A Human Memory Implant
Last year, the team cautiously began testing their memory implant prototype in human volunteers.

Because of the risks associated with brain surgery, the team recruited 12 patients with epilepsy, who already have electrodes implanted into their brain to track down the source of their seizures.

Repeated seizures steadily destroy critical parts of the hippocampus needed for long-term memory formation, explained Berger. So if the implant works, it could benefit these patients as well.

The team asked the volunteers to look through a series of pictures, and then recall which ones they had seen 90 seconds later. As the participants learned, the team recorded the firing patterns in both CA1 and CA3 — that is, the input and output nodes.

Using these data, the team extracted an algorithm — a specific human “memory code” — that could predict the pattern of activity in CA1 cells based on CA3 input. Compared to the brain’s actual firing patterns, the algorithm generated correct predictions roughly 80% of the time.

It’s not perfect, said Berger, but it’s a good start.

Using this algorithm, the researchers have begun to stimulate the output cells with an approximation of the transformed input signal.

We have already used the pattern to zap the brain of one woman with epilepsy, said Dr. Dong Song, an associate professor working with Berger. But he remained coy about the result, only saying that although promising, it’s still too early to tell.

Song’s caution is warranted. Unlike the motor cortex, with its clear structured representation of different body parts, the hippocampus is not organized in any obvious way.

It’s hard to understand why stimulating input locations can lead to predictable results, said Dr. Thoman McHugh, a neuroscientist at the RIKEN Brain Science Institute. It’s also difficult to tell whether such an implant could save the memory of those who suffer from damage to the output node of the hippocampus.

That said, the data is convincing,” McHugh acknowledged.

Berger, on the other hand, is ecstatic. “I never thought I’d see this go into humans,” he said.

But the work is far from done. Within the next few years, Berger wants to see whether the chip can help build long-term memories in a variety of different situations. After all, the algorithm was based on the team’s recordings of one specific task — what if the so-called memory code is not generalizable, instead varying based on the type of input that it receives?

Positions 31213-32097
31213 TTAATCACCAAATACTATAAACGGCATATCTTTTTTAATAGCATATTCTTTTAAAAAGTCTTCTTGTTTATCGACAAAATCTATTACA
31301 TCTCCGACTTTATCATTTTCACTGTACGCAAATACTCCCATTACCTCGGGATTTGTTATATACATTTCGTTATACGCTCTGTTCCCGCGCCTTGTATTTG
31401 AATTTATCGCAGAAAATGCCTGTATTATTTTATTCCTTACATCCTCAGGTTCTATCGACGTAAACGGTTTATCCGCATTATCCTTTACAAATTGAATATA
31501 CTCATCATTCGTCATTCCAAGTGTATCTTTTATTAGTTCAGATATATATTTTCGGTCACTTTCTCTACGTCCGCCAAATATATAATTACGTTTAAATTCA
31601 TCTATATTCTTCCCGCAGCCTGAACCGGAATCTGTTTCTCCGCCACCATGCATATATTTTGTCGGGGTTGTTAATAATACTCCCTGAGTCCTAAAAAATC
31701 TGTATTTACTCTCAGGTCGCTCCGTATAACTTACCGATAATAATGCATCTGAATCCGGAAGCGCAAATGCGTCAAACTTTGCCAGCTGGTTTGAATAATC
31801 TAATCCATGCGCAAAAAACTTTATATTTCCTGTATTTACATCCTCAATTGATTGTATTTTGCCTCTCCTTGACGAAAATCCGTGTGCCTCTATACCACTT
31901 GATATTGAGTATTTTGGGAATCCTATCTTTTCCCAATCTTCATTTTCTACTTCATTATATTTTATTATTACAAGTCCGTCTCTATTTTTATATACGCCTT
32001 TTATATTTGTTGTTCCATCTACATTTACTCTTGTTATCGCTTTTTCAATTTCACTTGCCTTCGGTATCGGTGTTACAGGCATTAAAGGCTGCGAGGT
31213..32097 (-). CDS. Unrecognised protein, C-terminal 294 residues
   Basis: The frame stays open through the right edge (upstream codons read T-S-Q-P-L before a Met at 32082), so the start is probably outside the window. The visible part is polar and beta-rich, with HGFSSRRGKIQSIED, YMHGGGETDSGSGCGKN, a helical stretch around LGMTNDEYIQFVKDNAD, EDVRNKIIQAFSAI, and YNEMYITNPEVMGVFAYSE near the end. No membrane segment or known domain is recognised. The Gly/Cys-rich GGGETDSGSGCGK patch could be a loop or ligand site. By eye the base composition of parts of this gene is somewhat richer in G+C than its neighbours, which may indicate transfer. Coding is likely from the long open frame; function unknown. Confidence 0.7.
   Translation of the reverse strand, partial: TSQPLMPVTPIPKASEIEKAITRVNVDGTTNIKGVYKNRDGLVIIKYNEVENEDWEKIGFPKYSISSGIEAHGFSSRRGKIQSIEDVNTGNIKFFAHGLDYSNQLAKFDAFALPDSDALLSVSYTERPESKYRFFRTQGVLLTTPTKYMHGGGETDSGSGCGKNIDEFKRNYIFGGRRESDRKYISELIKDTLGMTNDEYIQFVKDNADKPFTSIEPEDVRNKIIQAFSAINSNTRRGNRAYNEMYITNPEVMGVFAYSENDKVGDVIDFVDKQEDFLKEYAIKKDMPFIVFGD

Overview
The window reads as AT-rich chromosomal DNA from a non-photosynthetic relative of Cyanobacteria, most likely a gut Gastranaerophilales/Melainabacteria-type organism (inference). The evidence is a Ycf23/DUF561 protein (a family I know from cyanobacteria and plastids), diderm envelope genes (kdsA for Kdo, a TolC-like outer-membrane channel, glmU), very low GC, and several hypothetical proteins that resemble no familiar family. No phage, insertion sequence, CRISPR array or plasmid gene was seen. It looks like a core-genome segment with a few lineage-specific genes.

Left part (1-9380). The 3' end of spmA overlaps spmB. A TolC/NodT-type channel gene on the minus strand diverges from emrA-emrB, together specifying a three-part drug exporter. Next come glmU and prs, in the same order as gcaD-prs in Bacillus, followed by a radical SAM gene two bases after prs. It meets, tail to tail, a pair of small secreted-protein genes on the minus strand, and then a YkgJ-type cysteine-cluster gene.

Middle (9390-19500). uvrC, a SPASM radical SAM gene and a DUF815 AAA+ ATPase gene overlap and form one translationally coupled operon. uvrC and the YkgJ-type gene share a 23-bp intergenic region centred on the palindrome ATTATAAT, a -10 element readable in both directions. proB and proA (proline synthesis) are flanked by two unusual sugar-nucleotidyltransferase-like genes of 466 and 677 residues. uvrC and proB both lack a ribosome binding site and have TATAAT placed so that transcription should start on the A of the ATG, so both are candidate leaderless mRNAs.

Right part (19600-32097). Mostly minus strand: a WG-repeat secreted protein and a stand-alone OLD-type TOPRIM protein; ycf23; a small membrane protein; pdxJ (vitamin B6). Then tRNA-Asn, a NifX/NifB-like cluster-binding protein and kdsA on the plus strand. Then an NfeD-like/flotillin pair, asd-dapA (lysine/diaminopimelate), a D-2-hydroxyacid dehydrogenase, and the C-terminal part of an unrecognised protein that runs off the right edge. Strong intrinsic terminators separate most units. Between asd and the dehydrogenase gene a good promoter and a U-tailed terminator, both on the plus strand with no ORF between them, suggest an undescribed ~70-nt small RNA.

Berger acknowledges that it’s a possibility, but he remains hopeful.

I do think that we will find a model that’s a pretty good fit for most conditions, he said. After all, the brain is restricted by its own biophysics — there’s only so many ways that electrical signals in the hippocampus can be processed, he said.

The goal is to improve the quality of life for somebody who has a severe memory deficit,” said Berger. “If I can give them the ability to form new long-term memories for half the conditions that most people live in, I’ll be happy as hell, and so will be most patients.

ORIGINAL: Singularity Hub

Scientists have figured out how to make their own molecules from scratch

ETH Zurich/Lucio Isa
And the possibilities are huge.
A new technique for making artificial molecules in the lab has been developed by researchers in Switzerland, and it opens up the possibility of new micro-robots and other microscopic structures being produced for a specific task - such as delivering medicine into targeted areas in the body - in a way that closely mimics the body's natural processes.

"So far, no scientist has succeeded in fully controlling the sequence of individual components when producing artificial molecules on the micro-scale," said lead researcher, Lucio Isa from ETH Zurich.

The process to create these artificial molecules starts with microspheres made of polymer or silica - 1 micrometre in diameter - which are placed side-by-side in tiny indentations and engraved in polymer templates. The indentations set the form of the finished object and heat is then used to bond the spheres together.